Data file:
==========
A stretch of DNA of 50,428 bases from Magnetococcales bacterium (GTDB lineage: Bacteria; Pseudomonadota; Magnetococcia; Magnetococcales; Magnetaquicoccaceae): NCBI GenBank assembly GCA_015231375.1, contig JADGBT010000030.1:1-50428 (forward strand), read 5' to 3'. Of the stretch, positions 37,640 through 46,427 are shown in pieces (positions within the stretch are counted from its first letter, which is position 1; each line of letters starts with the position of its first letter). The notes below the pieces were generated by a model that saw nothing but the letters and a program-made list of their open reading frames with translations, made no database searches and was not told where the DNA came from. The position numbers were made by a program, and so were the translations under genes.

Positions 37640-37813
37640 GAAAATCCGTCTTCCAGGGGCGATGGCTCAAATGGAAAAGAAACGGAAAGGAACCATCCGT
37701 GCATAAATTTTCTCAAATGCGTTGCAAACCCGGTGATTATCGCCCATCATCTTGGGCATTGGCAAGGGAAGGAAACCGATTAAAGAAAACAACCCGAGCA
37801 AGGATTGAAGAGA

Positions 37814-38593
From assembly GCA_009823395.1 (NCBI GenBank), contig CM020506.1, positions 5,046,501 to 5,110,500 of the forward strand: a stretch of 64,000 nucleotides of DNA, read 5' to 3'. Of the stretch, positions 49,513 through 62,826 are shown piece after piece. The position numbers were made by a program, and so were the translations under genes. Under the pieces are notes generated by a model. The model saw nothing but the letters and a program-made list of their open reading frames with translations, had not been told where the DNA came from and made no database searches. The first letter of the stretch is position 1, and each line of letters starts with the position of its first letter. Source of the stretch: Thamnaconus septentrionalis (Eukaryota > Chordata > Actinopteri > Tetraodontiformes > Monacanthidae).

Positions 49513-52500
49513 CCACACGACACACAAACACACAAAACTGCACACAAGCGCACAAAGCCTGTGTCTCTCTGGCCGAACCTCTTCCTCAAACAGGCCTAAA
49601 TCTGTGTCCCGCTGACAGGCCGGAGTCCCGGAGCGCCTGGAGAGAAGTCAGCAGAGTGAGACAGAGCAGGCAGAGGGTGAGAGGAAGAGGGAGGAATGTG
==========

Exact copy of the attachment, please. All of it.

A stretch of DNA of 50,428 bases from Magnetococcales bacterium (GTDB lineage: Bacteria; Pseudomonadota; Magnetococcia; Magnetococcales; Magnetaquicoccaceae): NCBI GenBank assembly GCA_015231375.1, contig JADGBT010000030.1:1-50428 (forward strand), read 5' to 3'. Of the stretch, positions 37,640 through 46,427 are shown in pieces (positions within the stretch are counted from its first letter, which is position 1; each line of letters starts with the position of its first letter). The notes below the pieces were generated by a model that saw nothing but the letters and a program-made list of their open reading frames with translations, made no database searches and was not told where the DNA came from. The position numbers were made by a program, and so were the translations under genes.

Positions 37640-37813
37640 GAAAATCCGTCTTCCAGGGGCGATGGCTCAAATGGAAAAGAAACGGAAAGGAACCATCCGT
37701 GCATAAATTTTCTCAAATGCGTTGCAAACCCGGTGATTATCGCCCATCATCTTGGGCATTGGCAAGGGAAGGAAACCGATTAAAGAAAACAACCCGAGCA
37801 AGGATTGAAGAGA

Positions 37814-38593
From assembly GCA_009823395.1 (NCBI GenBank), contig CM020506.1, positions 5,046,501 to 5,110,500 of the forward strand: a stretch of 64,000 nucleotides of DNA, read 5' to 3'. Of the stretch, positions 49,513 through 62,826 are shown piece after piece. The position numbers were made by a program, and so were the translations under genes. Under the pieces are notes generated by a model. The model saw nothing but the letters and a program-made list of their open reading frames with translations, had not been told where the DNA came from and made no database searches. The first letter of the stretch is position 1, and each line of letters starts with the position of its first letter. Source of the stretch: Thamnaconus septentrionalis (Eukaryota > Chordata > Actinopteri > Tetraodontiformes > Monacanthidae).

Positions 49513-52500
49513 CCACACGACACACAAACACACAAAACTGCACACAAGCGCACAAAGCCTGTGTCTCTCTGGCCGAACCTCTTCCTCAAACAGGCCTAAA
49601 TCTGTGTCCCGCTGACAGGCCGGAGTCCCGGAGCGCCTGGAGAGAAGTCAGCAGAGTGAGACAGAGCAGGCAGAGGGTGAGAGGAAGAGGGAGGAATGTG